Poem On Herbs

1 Introduction

It is often said that the “father” of botany as a science was the ancient Greek philosopher Theophrastus, a student of the famous Aristotle. When one reads his Historia Plantarum or Enquiry into Plants, it is indeed striking how scientific, how technical and sober this work from the 4th century BCE is. We are far removed here from the mythical narrative of Homer’s Odyssey, where the god Hermes comes down from heaven and hands Odysseus the wondrous plant moly to protect him against the sorcery of the goddess Circe. Only two short chapters in the nine books of the Enquiry (translated here and here) even acknowledge ‘superstitious’ ideas of this caliber, and only to roundly dismiss them. One could be easily led to believe that after Theophrastus’ intervention, these superstitions faded away, supplanted by a new and rational outlook, and flourished only among the uneducated and in supposed fringe milieus of esotericists and magicians.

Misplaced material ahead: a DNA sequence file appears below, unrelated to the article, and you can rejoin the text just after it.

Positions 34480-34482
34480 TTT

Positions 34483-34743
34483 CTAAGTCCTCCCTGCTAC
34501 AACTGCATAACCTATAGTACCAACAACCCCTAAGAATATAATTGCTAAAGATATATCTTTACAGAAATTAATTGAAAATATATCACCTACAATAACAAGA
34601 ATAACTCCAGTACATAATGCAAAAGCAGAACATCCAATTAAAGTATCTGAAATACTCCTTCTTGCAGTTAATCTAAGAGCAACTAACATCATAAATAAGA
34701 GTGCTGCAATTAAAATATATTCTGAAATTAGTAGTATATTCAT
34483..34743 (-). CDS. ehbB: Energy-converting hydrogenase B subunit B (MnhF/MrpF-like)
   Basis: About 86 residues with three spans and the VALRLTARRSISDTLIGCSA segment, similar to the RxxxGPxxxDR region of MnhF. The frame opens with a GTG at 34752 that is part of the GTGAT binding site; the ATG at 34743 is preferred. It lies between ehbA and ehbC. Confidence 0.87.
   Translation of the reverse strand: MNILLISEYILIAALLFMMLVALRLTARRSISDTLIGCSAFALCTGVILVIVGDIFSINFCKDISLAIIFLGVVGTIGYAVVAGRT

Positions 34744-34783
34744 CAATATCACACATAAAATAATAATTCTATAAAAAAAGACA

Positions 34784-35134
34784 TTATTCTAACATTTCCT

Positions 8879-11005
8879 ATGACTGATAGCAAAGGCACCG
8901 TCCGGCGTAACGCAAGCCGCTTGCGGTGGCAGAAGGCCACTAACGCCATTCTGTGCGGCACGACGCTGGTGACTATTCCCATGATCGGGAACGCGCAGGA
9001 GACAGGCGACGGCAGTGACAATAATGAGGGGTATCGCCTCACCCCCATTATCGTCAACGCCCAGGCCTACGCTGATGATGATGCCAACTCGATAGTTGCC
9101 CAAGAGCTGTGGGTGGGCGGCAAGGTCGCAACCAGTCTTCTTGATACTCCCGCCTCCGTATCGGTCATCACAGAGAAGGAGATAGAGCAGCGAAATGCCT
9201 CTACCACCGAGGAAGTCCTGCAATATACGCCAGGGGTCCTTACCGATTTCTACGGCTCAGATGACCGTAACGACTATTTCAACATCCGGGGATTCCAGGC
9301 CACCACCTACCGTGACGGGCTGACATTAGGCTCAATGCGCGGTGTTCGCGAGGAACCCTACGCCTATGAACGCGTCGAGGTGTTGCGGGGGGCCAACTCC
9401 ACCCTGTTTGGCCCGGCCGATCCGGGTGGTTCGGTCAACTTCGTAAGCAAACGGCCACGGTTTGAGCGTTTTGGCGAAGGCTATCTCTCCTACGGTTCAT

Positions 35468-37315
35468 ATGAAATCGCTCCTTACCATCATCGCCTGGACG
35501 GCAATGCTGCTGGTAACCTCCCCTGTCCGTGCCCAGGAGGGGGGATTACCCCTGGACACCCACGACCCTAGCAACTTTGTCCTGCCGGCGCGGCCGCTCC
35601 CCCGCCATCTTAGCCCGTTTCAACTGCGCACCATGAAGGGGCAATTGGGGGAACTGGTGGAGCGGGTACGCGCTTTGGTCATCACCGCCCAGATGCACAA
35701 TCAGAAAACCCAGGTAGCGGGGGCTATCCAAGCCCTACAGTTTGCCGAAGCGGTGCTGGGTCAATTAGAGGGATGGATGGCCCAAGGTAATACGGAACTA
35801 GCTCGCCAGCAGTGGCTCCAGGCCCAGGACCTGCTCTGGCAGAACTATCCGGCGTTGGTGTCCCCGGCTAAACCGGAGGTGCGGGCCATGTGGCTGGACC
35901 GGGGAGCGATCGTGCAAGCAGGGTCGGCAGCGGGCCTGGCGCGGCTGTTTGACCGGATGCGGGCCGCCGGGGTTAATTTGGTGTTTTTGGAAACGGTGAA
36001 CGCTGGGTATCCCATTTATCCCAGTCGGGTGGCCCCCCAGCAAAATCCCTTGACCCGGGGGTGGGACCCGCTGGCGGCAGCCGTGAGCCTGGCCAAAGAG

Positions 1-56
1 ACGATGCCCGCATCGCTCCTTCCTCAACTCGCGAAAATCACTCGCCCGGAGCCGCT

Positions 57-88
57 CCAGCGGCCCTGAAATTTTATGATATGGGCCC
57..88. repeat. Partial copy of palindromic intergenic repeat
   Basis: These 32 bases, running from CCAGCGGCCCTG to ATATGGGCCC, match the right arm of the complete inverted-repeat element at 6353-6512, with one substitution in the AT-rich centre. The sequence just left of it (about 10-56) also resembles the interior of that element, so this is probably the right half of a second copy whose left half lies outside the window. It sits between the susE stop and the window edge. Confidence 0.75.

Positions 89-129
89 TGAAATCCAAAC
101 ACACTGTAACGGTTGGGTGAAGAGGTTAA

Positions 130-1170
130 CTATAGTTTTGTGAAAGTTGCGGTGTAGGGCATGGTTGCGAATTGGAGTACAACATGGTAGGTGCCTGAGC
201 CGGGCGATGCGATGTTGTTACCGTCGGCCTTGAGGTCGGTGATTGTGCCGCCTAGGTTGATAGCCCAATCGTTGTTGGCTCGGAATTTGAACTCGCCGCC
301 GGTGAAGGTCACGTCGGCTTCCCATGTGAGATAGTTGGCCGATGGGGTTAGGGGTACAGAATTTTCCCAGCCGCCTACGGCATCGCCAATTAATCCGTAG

The present poem On Herbs belies such a view. Written by some unknown Greek poet in the period of the Roman empire – centuries after Theophrastus – for a mainstream pagan audience, it demonstrates that the ideas that Theophrastus had sought to banish from serious consideration continued to be of interest to the same kind of cultured readership that valued the classical philosophers. Our poet talks about the herb moly, about the divine power of plants, their mythical connections to the gods, the protocol for safely collecting them, and their ability to avert witchcraft and keep away daemons. The memory of this vital strand of ancient Greco-Roman mainstream culture has been repressed and rendered all but inaccessible to modern readers, but recent scholarship has shown that, irrespective of whether one finds the ideas themselves helpful or harmful, no accurate understanding of intellectual history can be gained without being aware of them.